Wednesday, March 25, 2009

Live Blogging the JGI Users Meeting

Well, I am at the JGI (Joint Genome Institute) User Meeting - and I am going to try and do some live blogging right here.  I am going to do it differently than I have previously and do things in the comments not in the main page here.  If it works, great.  If not I might switch to FriendFeed.  So check out the comments for new updates ....

So - see the comments for this posting but also see FriendFeed where Jason Stajich and I posted many comments.  Here are some links:


20 comments:

  1. Eddy Rubin just gave a very brief introduction to the meeting and encouraged everyone to come on the tours of JGI over the next few days.

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  2. Jeff Dangl is now talking about Comparative genomics of P. syringae. I note Dangl has a pretty cool new paper on sequencing and assembling microbial genomes -

    De novo assembly using low-coverage short read sequence data from the rice pathogen Pseudomonas syringae pv. oryzae.
    Reinhardt JA, Baltrus DA, Nishimura MT, Jeck WR, Jones CD, Dangl JL.
    Genome Res. 2009 Feb;19(2):294-305. Epub 2008 Nov 17.

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  3. Dangl is now talking about the work in that paper -- he says the cost of doing a bacterial genome with a 454/Illumina hybrid method is only about $1000 per genome and it will go down

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  4. Dangl says the scaffoloidng that comes from 454 longer reads is VERY important

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  5. Dangl now says that for many purposes you have to have high coverage assembled sequence ... I could not agree more

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  6. Dangl is now talking about studying what host genes are involved in influencing the assembly of plant associated microbial communities.

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  7. They are doing soil metagenomics of Arabidopsis roots. Then they want to do some QTL mapping studies regarding the interactions of host genes with the microbes

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  8. It is by the way packed to the gills here ...

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  9. James Cate is now going to talk about reverse engineering cellulosomes in CLostridia.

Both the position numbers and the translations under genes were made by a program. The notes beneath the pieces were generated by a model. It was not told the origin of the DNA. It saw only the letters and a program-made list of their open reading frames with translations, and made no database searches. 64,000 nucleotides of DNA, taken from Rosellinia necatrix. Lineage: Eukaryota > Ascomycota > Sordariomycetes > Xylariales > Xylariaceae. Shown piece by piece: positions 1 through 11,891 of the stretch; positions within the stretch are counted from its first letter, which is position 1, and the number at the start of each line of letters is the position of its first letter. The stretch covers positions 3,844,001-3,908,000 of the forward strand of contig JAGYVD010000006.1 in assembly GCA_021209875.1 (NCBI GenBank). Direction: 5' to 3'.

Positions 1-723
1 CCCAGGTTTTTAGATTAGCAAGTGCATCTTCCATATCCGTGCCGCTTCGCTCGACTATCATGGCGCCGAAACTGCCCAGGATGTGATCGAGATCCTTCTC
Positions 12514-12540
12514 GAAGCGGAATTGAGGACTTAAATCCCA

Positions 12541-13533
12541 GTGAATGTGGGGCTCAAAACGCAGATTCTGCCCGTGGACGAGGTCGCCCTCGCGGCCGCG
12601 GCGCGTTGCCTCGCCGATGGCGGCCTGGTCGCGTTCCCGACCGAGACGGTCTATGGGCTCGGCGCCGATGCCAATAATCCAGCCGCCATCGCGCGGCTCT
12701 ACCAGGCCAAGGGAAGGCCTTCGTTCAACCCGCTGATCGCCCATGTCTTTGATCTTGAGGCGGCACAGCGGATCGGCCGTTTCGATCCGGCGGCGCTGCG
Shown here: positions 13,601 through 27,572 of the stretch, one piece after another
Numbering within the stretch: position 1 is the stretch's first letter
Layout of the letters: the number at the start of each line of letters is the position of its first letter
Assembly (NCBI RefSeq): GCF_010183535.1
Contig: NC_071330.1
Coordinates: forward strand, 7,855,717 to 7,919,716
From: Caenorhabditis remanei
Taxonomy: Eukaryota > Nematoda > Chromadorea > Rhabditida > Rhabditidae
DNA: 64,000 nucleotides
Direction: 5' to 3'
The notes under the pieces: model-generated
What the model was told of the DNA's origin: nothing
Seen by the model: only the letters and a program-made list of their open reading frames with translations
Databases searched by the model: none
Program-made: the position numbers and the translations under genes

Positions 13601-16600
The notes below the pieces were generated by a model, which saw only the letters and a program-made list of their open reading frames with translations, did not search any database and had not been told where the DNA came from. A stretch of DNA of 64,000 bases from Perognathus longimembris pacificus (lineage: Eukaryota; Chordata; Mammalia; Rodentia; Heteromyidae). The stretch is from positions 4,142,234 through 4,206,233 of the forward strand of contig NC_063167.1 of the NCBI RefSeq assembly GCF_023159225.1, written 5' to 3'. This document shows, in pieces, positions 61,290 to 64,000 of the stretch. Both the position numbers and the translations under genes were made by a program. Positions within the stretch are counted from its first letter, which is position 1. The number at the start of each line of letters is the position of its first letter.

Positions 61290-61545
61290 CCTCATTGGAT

He says his goal here is to basically make cellulosomes into some sort of swiss army knife equivalent --- to be able to mix and match different subunits to produce different activities

    He is now discussing how they are using proteomics in combination with the genomic data to try and ID various cellulosome components

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  10. There is a possibly commercial talk now - Bryan O'Neill from Sapphire Energy talking about Algal Engineering ... hope he avoids too much promotion

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  11. Oh well - too late for that - seems way way too self promotional in the first few minutes. Not sure why he is here

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  12. Sorry -correction it is Mike Mendez talking

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  13. He is saying the most important chemical reaction on the planet is plants converting CO2 into sugar. I disagree. Yeast converting sugar into alcohol is much more important -

    He is now saying some convincing things about algae being important ...

    He says genetic engineering will have to be used on the algae since he does not have 7000 years to sort it out -

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  14. He says he has to grow in monoculture because all farming works that way --- this baffles me and makes him sound pretty lame

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  15. he is proposing some genome sequencing to help him get his production strain online --- not sure why he would not sequence them himself -

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  16. if JGI sequences them, how does he manage the patentability aspects too?

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  17. I think it is completely ridiculous to think a public entity like JGI would sequence these genomes for free for his company

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  18. Cameron Curre is now talking about leaf cutting ants

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  19. he is showing side by side trees of the ants and the fungus that they farm and since the trees are very similar it suggests that this is an ancient symbiosis - go phylogeny

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  20. I have had my computer compromised --- sneaky prankster(s) posted something from my laptop while we were on break (I left it out) ... I cannot imagine why people would pull a prank on me ... pranks are very very bad things

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